Films with betrayal and daring double-crosses
RED SPARROW (15)
Jennifer Lawrence gives all of herself - physically and emotionally - to the demanding title role of this white-knuckle espionage thriller torn from the pages of Jason Matthews’ award-winning novel, about an injured prima ballerina, who is conscripted into an elite Russian spy programme under the auspices of patriotism
The Oscar winner exposes every inch of her body in scenes of masterful seduction and sickening subjugation, including multiple sexual assaults and stomach-churning bouts of torture.
It’s certainly not a film for the squeamish - the camera lingers on the aftermath of snapped bones and one sadistic sequence involving a skin grafting device is the stuff of nightmares.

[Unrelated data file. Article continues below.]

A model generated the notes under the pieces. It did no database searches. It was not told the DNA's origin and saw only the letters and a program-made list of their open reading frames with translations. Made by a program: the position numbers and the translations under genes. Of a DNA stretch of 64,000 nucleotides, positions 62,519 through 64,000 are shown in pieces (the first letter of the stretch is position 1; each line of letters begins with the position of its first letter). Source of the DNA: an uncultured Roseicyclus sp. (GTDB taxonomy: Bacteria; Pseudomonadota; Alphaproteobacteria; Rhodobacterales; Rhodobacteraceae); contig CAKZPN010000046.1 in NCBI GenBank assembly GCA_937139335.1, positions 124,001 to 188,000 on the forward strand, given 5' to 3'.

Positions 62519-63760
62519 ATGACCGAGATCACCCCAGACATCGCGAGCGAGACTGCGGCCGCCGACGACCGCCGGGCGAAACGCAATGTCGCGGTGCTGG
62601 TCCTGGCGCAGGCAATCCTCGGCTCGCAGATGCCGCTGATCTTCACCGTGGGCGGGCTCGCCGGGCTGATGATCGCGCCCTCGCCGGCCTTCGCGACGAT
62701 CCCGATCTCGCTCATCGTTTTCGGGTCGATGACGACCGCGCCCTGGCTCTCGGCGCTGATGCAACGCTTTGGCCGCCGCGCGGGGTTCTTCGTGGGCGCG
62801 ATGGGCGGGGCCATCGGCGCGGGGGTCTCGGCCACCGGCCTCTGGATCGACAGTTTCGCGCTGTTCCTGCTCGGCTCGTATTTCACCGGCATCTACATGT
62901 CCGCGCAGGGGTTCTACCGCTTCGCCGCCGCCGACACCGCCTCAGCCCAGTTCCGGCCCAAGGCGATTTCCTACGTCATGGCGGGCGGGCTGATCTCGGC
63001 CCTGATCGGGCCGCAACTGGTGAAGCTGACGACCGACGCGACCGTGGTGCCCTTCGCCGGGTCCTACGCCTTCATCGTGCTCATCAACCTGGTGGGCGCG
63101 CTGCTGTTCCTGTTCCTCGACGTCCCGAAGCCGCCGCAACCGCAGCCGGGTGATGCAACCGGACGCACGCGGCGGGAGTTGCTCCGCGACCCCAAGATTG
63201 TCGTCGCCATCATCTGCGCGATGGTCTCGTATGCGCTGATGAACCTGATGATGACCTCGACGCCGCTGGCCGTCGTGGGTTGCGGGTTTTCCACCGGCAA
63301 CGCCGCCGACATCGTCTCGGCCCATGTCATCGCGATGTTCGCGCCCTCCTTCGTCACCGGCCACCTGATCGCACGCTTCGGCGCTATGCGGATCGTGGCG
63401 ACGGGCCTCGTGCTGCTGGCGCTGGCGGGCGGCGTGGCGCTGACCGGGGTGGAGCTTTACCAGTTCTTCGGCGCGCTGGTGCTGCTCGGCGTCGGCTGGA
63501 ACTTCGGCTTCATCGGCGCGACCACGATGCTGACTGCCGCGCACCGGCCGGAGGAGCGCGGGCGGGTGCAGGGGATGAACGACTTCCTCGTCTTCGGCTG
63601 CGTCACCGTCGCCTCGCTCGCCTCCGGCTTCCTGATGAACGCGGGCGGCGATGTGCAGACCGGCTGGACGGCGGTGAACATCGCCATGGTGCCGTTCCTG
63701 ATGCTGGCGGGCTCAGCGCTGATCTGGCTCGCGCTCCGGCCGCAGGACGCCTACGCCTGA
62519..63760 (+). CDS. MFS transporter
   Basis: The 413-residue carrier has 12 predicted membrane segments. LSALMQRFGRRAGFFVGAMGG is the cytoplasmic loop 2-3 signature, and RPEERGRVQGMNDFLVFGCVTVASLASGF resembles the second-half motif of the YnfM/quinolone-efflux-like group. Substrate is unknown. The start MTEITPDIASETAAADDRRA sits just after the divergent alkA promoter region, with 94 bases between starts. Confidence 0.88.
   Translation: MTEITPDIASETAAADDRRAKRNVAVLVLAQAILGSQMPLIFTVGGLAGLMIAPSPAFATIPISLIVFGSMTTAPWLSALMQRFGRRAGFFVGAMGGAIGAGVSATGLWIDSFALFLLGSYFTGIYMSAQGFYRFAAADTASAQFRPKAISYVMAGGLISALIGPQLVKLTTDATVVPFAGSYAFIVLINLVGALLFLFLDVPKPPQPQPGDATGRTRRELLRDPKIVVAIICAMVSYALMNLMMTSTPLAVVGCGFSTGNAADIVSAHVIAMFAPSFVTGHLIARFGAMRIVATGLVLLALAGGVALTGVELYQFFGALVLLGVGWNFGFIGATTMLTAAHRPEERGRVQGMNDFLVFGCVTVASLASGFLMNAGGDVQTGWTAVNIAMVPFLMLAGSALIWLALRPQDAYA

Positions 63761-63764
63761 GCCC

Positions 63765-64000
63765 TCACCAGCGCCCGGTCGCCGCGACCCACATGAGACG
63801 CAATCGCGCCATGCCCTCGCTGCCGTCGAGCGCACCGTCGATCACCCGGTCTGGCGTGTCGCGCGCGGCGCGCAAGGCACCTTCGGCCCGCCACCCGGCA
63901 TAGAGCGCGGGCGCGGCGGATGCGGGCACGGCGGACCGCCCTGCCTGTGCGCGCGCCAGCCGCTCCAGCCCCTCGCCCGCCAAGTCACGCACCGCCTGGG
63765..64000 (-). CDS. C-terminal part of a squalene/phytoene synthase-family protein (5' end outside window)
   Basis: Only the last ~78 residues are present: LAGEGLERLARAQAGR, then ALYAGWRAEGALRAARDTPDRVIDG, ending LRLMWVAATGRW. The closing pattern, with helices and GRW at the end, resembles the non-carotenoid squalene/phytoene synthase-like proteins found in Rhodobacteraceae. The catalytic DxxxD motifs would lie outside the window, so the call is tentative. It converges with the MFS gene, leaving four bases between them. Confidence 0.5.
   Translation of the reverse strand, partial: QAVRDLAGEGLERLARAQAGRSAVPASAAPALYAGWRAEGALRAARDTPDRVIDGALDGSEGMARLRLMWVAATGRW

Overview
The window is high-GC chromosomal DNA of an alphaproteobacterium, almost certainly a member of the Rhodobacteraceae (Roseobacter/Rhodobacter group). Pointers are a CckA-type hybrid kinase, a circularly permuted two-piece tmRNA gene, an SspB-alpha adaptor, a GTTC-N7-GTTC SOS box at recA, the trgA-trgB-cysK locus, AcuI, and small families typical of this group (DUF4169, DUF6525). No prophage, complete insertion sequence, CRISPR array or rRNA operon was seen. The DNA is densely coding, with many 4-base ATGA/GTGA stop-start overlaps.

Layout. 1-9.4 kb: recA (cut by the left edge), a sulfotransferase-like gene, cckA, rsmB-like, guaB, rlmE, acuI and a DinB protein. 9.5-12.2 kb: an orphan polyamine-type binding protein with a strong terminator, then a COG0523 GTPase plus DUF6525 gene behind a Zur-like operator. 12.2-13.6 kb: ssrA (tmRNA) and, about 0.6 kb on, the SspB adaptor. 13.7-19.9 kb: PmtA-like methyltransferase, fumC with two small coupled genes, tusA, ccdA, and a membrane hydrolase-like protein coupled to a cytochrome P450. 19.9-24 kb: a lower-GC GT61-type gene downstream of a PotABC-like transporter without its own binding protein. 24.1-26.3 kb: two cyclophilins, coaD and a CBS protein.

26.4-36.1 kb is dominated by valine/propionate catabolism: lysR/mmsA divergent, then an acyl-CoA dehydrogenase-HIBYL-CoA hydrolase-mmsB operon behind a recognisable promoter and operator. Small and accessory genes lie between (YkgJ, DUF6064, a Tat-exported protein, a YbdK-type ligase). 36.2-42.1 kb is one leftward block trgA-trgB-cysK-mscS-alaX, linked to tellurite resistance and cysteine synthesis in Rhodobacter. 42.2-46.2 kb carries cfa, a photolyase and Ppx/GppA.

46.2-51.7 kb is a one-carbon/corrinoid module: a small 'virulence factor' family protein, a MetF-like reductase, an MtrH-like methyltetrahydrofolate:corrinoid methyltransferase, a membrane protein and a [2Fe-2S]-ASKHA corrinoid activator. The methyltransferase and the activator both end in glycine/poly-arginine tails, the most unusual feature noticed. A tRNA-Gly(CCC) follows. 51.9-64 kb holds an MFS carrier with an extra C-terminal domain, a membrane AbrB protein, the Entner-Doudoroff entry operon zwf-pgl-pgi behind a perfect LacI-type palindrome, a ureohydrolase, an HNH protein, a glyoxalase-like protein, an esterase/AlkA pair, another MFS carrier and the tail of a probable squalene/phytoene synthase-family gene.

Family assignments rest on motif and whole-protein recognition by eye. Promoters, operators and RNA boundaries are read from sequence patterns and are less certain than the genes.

Lawrence weathers these bone-crunching blows, then shatters her character’s soul to smithereens when she thinks no one is looking, in the service of a tightly woven narrative, threaded with betrayal and daring double-crosses. Unravelling the mysteries of this puzzle picture is a nail-biting treat.
GAME NIGHT (15)
Trivial pursuits escalate into life-or-death gambles in a rollicking comedy thriller co-directed by Jonathan Goldstein and John Francis Daley, which is funnier and smarter than it initially lets on.
Game Night deals us a winning hand full of likeable characters, uproarious set-pieces and snappy dialogue laden with pop culture references.
Screenwriter Mark Perez orchestrates a madcap murder mystery in sleepy American suburbia, where middle-class couples congregate to play competitive charades and Scrabble while swigging glasses of chardonnay and tucking into a cheese board. Max (Jason Bateman) and his wife Annie (Rachel McAdams) organise one such gathering and are horrified when Max’s flashy, older brother Brooks (Kyle Chandler) is kidnapped for real during the soiree.
The subsequent race against time whirls violently from slapstick to turbo-charged action via heartfelt confessional.